Spotting a Lemon Just Got Easier
Norman Taylor & Associates
February 18, 2010
As history shows us, neither a manufacturer nor a dealer will go out of its way to announce a vehicle defect to the world. As witness, the first in the recent series of Toyota recalls was for unexpected acceleration—but several unpublicized settlements had already occurred with complaining consumers before the general public ever heard of the problem. And the problem was only made public after the National Highway and Traffic Safety Administration (NHTSA) had launched an investigation.
The lemon problem can, of course, be worse for purchasers of used cars. The dealer, in this case, is not the original dealer of the vehicle and the vehicle’s history can be somewhat obscured. Up until recently, in California the only way to check a vehicle’s history was through a service called Carfax, for a fee of $30. Now, however, a new service is being provided by the California Department of Motor Vehicles, and for $4.00 or less a consumer can find out if the vehicle he or she is considering for purchase could be a lemon.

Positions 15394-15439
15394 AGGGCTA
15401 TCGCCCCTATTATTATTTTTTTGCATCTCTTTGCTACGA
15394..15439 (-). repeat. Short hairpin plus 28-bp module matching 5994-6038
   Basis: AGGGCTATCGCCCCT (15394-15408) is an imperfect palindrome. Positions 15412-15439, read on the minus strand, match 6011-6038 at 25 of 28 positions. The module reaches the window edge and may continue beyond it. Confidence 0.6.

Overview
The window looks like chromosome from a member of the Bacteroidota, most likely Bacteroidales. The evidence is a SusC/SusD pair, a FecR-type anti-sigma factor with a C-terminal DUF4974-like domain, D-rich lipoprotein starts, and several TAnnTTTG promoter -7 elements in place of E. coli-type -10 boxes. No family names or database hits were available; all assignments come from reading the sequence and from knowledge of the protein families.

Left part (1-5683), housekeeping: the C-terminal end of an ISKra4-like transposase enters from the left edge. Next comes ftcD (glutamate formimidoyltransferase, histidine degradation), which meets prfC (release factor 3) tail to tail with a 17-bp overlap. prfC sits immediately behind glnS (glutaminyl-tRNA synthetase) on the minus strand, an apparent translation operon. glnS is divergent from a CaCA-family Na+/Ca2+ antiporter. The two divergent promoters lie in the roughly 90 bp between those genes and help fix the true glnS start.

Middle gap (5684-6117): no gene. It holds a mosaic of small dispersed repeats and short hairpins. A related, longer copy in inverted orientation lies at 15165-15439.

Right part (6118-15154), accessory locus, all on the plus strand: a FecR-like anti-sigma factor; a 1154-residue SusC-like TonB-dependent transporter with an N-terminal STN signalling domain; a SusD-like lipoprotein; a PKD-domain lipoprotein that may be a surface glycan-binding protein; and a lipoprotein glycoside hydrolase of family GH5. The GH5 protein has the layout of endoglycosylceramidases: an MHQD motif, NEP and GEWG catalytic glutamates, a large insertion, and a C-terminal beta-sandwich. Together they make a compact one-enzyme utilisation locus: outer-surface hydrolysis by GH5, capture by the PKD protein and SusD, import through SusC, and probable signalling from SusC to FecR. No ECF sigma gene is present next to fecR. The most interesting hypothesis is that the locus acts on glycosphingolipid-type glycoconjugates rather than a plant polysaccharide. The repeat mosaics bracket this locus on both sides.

The report contains information from a database compiled from junkyards, mechanics, insurance companies and other sources.
“Probably the most common problem that occurs when someone buys a used car is that the vehicle’s history can remain undisclosed,” said Norman Taylor, leading California lemon law attorney. “It is very important that consumers protect themselves by knowing all about used cars before they purchase them.”
Taylor has seen and heard many stories of defective vehicles. He has been a California lemon law specialist since 1987, and he and his firm, Norman Taylor and Associates, have handled over 8,000 cases for consumers with a 98 percent success rate.
An example of a used car “cover up” would be that of a woman purchasing a fairly new vehicle from a used car dealership. The dealership fails to disclose that the car was, for some time, a rental vehicle—something that will add above-normal wear and tear. The car has a serious engine defect, and the owner brings it back for repair. Of course, the dealer doesn’t want to take full responsibility for the vehicle, so when the woman brings it back numerous times for repair under warranty, the actual problem never gets addressed.
“Anyone in the position of going through numerous repair attempts—with a used or even a new car—for a defect that just doesn’t seem to get addressed, should contact an attorney specializing in lemon law,” Taylor said.
Fortunately, the California DMV has now added another weapon to the arsenal against lemons for consumers.